Performances are uniformly excellent throughout the three hour or so running time of Traffic. Del Toro won a well-deserved Oscar for his work in the picture, but matching him every step of the way is fellow Academy Award nominee Catherine Zeta-Jones, whose character really could have devolved into stereotypical histrionics with a less nuanced approach. While Zeta-Jones' real life husband Michael Douglas is stalwart and authoritative in his role, I strangely found him to be the weakest link, perhaps because the character is relatively straitlaced and tamped down compared to some of the more explosive individuals being portrayed. Soderbergh mounts the action sequences extremely effectively, but also never loses track of the human element, one of the reasons Traffic maintains such an emotional wallop over a rather long running time.
Soderbergh has amassed one of the most interesting bodies of work of any contemporary director. He is one of the few directors capable of walking the tightrope between relatively lowbrow but extremely slick multiplex entertainments (the Oceans trilogy) and more thoughtful, contemplative pieces (his breakthrough film Sex, Lies and Videotape or even the underappreciated The Good German from a couple of years ago). Soderbergh is less about flashy directorial style, though he has that in abundance, than about solid story craft and character development, two items Traffic also has in abundance. A film this convoluted could have become a lumbering mess with a director less willing to let the stories be the focus. Rarely has an almost three hour film maintained interest so flawlessly, indeed even effortlessly, and this achievement must surely be credited to Soderbergh's inerrant ability to keep an audience engaged with three stories whose connections aren't always on the surface, and indeed which in some instances never totally connect at all. Traffic has been acclaimed as one of the greatest films of the last couple of decades, and for once that critical mass is not misplaced.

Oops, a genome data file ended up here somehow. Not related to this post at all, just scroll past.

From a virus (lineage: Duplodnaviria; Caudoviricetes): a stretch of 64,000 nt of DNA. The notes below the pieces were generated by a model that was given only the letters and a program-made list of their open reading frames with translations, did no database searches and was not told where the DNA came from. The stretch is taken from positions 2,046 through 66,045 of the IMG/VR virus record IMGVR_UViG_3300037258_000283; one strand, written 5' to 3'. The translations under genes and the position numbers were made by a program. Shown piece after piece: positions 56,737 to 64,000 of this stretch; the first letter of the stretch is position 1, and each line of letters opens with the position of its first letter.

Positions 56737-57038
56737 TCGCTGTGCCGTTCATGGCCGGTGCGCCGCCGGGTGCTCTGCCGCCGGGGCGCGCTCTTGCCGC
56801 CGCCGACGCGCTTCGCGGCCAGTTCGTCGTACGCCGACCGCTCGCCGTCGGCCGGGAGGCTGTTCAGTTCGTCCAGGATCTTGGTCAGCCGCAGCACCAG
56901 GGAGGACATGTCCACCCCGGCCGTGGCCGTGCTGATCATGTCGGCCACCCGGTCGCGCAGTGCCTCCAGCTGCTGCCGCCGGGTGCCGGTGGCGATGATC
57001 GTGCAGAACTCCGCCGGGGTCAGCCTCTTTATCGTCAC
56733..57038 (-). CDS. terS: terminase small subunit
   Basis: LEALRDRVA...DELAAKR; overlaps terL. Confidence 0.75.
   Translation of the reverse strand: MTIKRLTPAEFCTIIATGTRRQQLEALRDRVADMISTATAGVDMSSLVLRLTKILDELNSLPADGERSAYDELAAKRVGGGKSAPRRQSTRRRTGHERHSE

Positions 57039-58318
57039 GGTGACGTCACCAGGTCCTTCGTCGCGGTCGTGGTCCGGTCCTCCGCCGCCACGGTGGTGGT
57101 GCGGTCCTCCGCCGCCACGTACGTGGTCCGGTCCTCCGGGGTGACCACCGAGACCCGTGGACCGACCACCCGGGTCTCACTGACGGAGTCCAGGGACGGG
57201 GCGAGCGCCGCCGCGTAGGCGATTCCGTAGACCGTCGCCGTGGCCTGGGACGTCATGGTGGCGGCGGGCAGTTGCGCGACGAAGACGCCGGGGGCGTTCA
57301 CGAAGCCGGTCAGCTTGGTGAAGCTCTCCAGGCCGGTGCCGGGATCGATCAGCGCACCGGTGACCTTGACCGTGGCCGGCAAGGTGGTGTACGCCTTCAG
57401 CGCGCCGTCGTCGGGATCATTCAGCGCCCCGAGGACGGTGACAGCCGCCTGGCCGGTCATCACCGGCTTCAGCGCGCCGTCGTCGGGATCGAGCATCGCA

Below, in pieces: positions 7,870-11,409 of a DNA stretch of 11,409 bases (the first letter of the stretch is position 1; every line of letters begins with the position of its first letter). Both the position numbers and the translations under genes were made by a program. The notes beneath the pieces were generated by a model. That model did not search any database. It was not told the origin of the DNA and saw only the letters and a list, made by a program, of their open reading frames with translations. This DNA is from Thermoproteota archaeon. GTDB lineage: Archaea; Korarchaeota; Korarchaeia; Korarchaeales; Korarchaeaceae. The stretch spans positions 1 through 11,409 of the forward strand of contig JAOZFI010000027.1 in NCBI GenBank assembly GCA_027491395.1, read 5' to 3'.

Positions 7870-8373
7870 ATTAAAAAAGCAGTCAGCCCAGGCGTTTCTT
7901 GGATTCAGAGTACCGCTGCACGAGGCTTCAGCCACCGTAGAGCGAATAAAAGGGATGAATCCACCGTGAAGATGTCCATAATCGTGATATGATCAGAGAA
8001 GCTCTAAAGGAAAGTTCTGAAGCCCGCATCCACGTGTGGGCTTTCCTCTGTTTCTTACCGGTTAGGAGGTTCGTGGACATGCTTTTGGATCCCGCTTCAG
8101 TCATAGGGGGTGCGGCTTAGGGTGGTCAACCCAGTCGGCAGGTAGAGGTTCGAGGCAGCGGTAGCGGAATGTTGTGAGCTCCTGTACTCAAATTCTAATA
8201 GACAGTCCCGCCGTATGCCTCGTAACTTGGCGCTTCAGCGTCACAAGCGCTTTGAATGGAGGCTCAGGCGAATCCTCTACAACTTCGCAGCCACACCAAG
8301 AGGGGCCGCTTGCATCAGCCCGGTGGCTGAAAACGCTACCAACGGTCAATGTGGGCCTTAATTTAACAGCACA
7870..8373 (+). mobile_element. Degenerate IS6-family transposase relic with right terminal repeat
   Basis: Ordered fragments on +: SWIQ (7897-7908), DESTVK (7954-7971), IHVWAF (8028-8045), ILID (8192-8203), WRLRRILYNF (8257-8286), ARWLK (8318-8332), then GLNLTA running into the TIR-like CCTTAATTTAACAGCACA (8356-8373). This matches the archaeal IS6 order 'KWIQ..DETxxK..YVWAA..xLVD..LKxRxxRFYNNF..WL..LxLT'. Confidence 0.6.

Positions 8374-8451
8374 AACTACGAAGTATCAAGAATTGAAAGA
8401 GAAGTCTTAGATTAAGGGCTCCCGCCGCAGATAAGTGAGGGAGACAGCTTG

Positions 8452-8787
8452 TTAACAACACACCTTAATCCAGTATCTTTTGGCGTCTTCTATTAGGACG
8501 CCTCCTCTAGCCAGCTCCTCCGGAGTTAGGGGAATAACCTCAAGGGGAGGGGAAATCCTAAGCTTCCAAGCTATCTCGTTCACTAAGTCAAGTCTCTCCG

Traffic Blu-ray, Video Quality
Traffic's image quality on its various home video releases has been a subject almost as convoluted as the film's storylines themselves. I start this analysis by saying up front I have only seen the first SD-DVD release (which is contained on this flipper disc), and the Criterion SD-DVD version. I have not seen the HD-DVD or the international Blu releases that have cropped up in recent years. The SD-DVD was marred by horrible contrast and what some people alleged were incorrect color schemes. What few people seemed to realize is that Soderbergh clearly delineated the three major stories in the film with a very clear separation of tones, from cool blues to warmer sepias and beiges. While this may be a subliminal effect, once you begin paying attention to it, it's unmistakable and really quite fascinating in its own regard. So, what are we really seeing in this latest, VC-1 encoded Blu in 1080p and a 1.85:1 aspect ratio? The first thing you will notice in this particular release is omnipresent grain, which I found absolutely in keeping with Soderbergh's quasi-verité approach to Traffic. The grain is certainly more noticeable in the dusty, grimy Mexican sequences, but it's there throughout the film and may trouble those who want their films CGI smooth all of the time. As far as the variegated color schemes go, they're remarkably well represented here, with a fine array on both the cool and warm sides of the color wheel. Detail is impressively sharp throughout the film, and a simple flip of the disc to the SD-DVD side will show what an improvement in sharpness and clarity is achieved in this latest Blu incarnation.